Andy TrevorOpen Source technology in education
commented:

Cutter is a low-cost low-maintenance desktop software environment intended for schools, academic institutions and other organisations wishing to use reliable, low-cost desktop software for office automation and other tasks. “Cutter’s goal is to simplify the process of selecting and installing software that works well and to ensure that there is commercial support for its users. The judicious use of Open Source components with full commercial support is at the core of Cutter’s approach.” “Cutter draws from tried and trusted sources to provide a framework that is easy to install and maintain, has good reference sites and is known to work. Cost of ownership and simplicity of management is essential. Cutter doesn’t just work well locally: the fully integrated remote access facilities are a boon to those working from home or maintaining Cutter systems.” “Cutter is predominantly based on Open Source software such as Linux whilst maintaining excellent support for applications that will only run on Microsoft Windows. Dramatic savings in hardware, licensing and administration costs are only one of the reasons for selecting Cutter: peace of mind and high levels of immunity to viruses and security threats may be just as important.”Registration details of this meeting are available at our events section


OSSG Captures Interest at BCS Specialist Groups Assembly – London, 7th April 2005

Two OSSG committee members, Patrick Tarpey and Mark Elkins, attended as Delegates at the BCS Specialist Groups Assembly on Thursday 7th April 2005 held at the BCS Offices in Southampton Street, London. Patrick, newly elected Chair of OSSG, gave a well received talk about our new group. This generated much interest not only amongst delegates from other Specialist Groups but also from full-time BCS staff including the BCS President and Chief Executive.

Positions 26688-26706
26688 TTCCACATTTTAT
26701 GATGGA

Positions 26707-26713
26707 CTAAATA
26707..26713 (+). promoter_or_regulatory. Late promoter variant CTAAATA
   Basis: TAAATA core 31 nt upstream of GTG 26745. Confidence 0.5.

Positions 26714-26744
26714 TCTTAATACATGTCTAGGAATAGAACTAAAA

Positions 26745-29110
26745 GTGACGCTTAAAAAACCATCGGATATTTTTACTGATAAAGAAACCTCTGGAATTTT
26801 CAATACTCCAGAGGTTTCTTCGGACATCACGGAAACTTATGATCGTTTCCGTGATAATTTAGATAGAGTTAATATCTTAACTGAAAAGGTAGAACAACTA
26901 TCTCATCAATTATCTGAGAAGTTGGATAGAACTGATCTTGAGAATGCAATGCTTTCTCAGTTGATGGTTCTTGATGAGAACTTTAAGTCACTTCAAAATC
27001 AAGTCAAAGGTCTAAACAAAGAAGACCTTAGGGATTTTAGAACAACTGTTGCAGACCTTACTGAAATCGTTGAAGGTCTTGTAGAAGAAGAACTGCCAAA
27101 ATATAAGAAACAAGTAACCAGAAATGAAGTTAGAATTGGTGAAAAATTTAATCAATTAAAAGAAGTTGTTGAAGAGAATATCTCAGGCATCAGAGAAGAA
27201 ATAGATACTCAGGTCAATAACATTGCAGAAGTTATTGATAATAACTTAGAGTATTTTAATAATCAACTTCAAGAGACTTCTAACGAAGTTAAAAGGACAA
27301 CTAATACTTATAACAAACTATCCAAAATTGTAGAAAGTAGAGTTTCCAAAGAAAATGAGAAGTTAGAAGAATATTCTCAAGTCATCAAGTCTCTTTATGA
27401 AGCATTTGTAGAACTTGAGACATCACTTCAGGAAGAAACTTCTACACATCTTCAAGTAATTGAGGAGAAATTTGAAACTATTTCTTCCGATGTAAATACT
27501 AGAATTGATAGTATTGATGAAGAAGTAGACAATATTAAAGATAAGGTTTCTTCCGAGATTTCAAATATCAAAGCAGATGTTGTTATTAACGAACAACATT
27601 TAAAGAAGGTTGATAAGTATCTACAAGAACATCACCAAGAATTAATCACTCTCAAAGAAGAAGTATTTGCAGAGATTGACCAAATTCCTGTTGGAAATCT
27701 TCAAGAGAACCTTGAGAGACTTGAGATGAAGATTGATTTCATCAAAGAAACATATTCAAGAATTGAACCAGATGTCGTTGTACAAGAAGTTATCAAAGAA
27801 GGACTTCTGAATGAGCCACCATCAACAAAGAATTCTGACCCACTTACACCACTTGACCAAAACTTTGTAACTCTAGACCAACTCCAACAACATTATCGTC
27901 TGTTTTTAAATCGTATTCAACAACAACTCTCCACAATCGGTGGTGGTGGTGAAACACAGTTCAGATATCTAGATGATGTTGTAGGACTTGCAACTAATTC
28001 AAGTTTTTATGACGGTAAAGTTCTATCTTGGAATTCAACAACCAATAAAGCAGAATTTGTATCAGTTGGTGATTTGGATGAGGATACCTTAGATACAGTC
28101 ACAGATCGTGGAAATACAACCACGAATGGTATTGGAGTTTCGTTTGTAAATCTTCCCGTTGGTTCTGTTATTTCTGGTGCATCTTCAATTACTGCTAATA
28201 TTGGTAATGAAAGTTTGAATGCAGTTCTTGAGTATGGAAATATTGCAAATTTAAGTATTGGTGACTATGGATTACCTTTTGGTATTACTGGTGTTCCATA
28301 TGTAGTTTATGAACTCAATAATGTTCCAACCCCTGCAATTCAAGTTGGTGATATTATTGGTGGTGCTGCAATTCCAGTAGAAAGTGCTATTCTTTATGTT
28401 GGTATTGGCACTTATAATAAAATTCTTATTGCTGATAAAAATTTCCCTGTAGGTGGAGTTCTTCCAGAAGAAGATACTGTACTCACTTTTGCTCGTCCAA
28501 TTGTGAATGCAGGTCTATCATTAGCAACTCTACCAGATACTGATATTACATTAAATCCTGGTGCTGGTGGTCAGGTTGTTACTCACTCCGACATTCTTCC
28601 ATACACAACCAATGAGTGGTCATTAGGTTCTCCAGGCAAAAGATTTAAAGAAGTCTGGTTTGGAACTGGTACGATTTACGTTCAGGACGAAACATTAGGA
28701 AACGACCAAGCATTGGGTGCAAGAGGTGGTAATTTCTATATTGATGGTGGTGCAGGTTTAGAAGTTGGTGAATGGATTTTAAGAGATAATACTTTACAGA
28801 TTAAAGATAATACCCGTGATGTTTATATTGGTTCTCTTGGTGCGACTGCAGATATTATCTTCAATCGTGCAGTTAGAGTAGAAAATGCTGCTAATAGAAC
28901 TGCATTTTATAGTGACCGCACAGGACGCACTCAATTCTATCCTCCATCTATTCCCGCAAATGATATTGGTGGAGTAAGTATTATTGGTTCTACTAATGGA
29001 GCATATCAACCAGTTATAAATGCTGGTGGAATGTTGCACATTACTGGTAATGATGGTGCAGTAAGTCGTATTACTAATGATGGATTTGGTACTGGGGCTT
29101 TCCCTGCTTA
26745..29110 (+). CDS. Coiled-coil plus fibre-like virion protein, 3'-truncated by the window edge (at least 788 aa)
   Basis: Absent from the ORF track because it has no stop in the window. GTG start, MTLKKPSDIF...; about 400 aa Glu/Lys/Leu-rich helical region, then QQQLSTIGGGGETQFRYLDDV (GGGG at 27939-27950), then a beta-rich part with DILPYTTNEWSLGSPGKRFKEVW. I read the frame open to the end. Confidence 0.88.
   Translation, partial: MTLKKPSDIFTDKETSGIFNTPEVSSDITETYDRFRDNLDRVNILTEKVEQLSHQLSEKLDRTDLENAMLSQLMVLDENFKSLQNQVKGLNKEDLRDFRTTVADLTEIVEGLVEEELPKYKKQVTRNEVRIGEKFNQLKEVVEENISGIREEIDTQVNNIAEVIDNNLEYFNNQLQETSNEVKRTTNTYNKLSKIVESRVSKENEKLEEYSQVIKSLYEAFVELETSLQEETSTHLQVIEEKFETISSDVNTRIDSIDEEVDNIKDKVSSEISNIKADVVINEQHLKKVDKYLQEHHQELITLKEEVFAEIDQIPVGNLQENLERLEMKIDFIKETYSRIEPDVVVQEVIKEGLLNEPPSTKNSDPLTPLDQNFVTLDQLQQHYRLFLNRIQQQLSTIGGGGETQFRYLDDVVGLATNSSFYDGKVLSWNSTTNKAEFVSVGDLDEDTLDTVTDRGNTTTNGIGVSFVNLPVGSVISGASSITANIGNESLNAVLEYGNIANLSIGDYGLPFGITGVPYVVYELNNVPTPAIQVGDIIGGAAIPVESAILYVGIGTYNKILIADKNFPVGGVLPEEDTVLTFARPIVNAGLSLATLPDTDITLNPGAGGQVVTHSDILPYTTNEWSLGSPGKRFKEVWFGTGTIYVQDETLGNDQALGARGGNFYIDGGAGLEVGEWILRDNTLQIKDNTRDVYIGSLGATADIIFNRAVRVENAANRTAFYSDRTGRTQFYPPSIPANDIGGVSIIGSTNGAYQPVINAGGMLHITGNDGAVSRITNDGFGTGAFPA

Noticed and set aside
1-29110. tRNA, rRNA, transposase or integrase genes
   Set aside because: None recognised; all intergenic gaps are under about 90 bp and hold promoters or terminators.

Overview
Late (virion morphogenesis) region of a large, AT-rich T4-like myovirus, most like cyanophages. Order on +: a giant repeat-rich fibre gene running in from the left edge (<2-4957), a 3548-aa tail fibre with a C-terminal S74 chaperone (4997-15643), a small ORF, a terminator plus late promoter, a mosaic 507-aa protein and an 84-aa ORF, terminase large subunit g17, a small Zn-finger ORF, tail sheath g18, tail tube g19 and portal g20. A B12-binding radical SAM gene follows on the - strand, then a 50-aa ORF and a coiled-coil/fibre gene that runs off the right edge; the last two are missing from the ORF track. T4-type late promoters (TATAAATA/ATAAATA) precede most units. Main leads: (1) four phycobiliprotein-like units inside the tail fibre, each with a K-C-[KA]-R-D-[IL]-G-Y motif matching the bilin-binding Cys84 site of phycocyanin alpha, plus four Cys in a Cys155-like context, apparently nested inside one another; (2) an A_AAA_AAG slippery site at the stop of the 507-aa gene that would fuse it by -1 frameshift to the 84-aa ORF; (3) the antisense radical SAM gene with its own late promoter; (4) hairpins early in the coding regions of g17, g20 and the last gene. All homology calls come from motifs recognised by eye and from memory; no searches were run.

Some interesting information was given out at the Assembly. Chris Webb, BCS Press and PR Manager stated that every Specialist Group (SG) should have at least one trained and briefed media specialist. Training by his Department will be made available to SGs. Chris also mentioned that a column is available in Computing Magazine to BCS, which in theory any SG could make use of.

Matthew Flynn, BCS Commissioning Editor – Books Programme, said he was actively looking for new books to publish. The proposed book by OSSG on Open Source will be a welcome new addition to the BCS book list.

Brian Runciman, BCS Managing Editor, who edits ITNOW (formerly Computer Bulletin) was particularly interested in articles on careers and training at the moment. In addition he also suggested a theme for a regular column based around a day in the life of an IT professional.

Colin Chivers, Specialist Groups and Branches Accountant, outlined the current healthy state of funds. As a result he mentioned that money is available to SGs for special funding where a good business case is presented. He said that the best time to bid for such funding was at the start of the year but if the business case is strong enough then this can be made available at any point during the year.

A main theme of the Assembly was a call for more interaction between SGs. This might involve better ways of sharing information, sharing venues for meetings, or holding joint meetings. For OSSG this is undoubtedly well under way, because our expanding membership has already attracted quite a few to join us from other SGs.